We are a national high-tech enterprise. At present, there are many kinds of self-woven and cooperatively processed fabrics, including microfiber warp-knitted towel cloth, weft-knitted towel cloth, coral fleece, etc.
How is a polyester fabric made？
The production process used to make polyester can vary depending on the type of polyester being made:
Polyethylene polyester (PET) is the most common form of polyester fiber. The main component of PET is petroleum-derived ethylene, which acts as a polymer that interacts with other chemicals to form a stable fiber compound during the process of making polyester fibers.
There are four manufacturing methods of PET fiber, and the production process of polyester is slightly different according to the method used:
1. Filament: Polyester filaments are continuous fibers and these fibers produce a smooth and soft fabric.
2. Staple Fiber: Polyester staple fiber is similar to the staple fiber used to make cotton yarn, and like cotton staple fiber, polyester staple fiber is usually spun into a yarn-like material.
3. Tow: Polyester tow is like polyester filament, except that in polyester tow, the tows are loosely arranged together.
4. Fiberfill: Fiberfill consists of continuous polyester filaments, but these are specially produced to have as much bulk as possible to make bulky products such as pillows, outerwear, and stuffing for stuffed animals.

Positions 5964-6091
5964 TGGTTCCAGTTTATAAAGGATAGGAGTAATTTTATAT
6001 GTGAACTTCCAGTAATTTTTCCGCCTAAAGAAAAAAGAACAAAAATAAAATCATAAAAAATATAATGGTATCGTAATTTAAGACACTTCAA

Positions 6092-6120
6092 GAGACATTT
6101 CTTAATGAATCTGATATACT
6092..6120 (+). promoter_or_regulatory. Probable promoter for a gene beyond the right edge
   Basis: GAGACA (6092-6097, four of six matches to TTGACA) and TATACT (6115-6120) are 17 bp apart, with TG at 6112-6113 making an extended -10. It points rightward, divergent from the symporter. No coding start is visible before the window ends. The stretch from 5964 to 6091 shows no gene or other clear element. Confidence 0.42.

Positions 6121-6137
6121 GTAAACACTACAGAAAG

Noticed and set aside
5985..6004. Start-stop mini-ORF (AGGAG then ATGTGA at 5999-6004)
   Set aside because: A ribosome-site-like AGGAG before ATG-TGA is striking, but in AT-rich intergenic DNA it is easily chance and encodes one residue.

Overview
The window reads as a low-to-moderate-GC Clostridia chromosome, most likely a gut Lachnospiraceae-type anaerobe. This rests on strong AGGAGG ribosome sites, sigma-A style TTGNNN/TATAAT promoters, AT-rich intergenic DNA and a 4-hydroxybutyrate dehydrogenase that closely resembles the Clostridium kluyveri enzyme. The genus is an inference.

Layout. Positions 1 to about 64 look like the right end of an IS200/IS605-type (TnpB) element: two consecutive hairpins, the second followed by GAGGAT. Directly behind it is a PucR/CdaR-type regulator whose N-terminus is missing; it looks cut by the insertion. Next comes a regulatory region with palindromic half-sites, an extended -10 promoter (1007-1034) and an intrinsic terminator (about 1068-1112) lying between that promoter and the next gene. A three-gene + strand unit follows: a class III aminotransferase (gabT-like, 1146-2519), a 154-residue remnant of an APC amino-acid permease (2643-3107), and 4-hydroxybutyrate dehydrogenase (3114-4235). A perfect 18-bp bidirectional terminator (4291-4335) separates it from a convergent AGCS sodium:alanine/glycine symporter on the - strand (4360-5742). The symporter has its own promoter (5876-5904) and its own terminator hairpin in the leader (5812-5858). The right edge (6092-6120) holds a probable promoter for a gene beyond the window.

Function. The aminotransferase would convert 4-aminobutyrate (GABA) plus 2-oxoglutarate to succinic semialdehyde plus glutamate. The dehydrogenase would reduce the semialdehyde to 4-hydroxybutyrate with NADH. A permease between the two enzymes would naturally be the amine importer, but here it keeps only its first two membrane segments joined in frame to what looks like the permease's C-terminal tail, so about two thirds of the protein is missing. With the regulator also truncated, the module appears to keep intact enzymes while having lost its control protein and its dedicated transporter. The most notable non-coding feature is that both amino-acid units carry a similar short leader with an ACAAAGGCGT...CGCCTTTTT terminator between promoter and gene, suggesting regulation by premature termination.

The process of making polyester starts with the reaction of ethylene glycol and dimethyl terephthalate at high temperatures. This reaction produces a monomer, which is then reacted again with dimethyl terephthalate to produce a polymer.
This molten polyester polymer is extruded from the reaction chamber in long strands, and the strands are allowed to cool and dry before breaking down into smaller pieces. The resulting flakes are then melted again to produce a honey-like substance that is extruded through a spinneret to create fibers.
Depending on whether filament, staple, tow, or filler fiber is desired, the resulting polyester filament may be cut or reacted with various chemicals to achieve the correct end result. In most applications, polyester fibers are spun into yarns before being dyed or subjected to other post-production processes.
The process for creating PCDT polyester is similar to that of creating PET polyester, but this polyester variant has a different chemical structure. While PCDT is also made by reacting ethylene glycol with dimethyl terephthalate, different production processes are used to make these two common polyester variants.
Most types of plant-based polyester are also made by reacting ethylene glycol with dimethyl terephthalate. While the source of ethylene used in PET and PCDT polyesters is petroleum, plant-based polyester producers use sources of ethylene such as sucrose.